Tissue engineering a heart is easy!

First, you need a donor heart. This can come from humans but scientists currently agree that in fact pigs may be more suitable donors! They carry all of the necessary components of the extracellular matrix without being prone to human disease.

Next, detergents are pumped into the aorta.These flow through the existing blood vessels and begin the process of decellurising the organ and removing antigens – the cause of organ rejection. The decellurised heart provides a protein scaffold to be recellurised with the cells and DNA of the recipient.

Then endothelial precursor cells are pumped into the blood vessels and the muscle spaces. Precursor cells, or unipotent stem cells, are cells which have been partially differentiated – ie it has the potential to differentiat into a mature mature endothelial cell, the cells that comprise blood vessels.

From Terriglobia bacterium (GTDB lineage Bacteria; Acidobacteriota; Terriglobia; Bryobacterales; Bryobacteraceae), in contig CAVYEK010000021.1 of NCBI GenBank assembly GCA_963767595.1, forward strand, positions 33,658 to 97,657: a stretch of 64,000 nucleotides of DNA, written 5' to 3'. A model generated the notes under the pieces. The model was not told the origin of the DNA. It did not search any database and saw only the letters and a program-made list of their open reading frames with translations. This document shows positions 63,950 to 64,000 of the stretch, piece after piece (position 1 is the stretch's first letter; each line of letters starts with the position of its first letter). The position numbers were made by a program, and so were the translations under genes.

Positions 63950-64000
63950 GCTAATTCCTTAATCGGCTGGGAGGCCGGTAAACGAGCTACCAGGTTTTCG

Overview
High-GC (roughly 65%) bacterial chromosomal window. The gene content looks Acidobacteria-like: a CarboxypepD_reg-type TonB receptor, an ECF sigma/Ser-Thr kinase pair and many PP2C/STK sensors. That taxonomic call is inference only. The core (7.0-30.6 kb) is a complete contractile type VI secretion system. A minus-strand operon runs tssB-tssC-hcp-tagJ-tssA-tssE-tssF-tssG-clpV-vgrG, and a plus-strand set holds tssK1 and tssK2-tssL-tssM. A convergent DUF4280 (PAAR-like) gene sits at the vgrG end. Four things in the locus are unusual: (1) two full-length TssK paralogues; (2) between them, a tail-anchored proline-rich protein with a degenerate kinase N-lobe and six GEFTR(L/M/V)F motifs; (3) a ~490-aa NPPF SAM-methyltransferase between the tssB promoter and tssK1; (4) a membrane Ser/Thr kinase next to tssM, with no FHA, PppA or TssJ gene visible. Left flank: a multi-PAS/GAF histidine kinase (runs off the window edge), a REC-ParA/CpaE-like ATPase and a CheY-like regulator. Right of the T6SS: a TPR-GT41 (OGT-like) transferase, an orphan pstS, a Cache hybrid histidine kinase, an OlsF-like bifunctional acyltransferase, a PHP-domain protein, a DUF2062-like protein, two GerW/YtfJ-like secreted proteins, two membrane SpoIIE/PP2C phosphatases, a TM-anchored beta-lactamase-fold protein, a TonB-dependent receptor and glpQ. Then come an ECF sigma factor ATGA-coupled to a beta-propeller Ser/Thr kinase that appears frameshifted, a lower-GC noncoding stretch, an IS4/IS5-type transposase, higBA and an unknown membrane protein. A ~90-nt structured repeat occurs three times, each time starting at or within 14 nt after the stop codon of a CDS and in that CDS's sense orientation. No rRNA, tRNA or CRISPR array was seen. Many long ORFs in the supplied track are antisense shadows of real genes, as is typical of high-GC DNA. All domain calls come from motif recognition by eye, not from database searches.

Now that the scaffold is ‘primed’ with these cells it receieves a combination of electrical stimulation and nutrients which cause it to mature and proceed down a proper developmental pathway.

All going well, you should have a heart ready for donation within weeks which should function perfectly without any chance of rejection. Simple!

The video here goes into some sweet detail.

Have you heard the one about the duckling with the prosthetic foot?

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More info: http://www.nature.com/news/tissue-engineering-how-to-build-a-heart-1.13327

About the author: Conor Hughes works as a Marketing Executive at Life Science Recruitment

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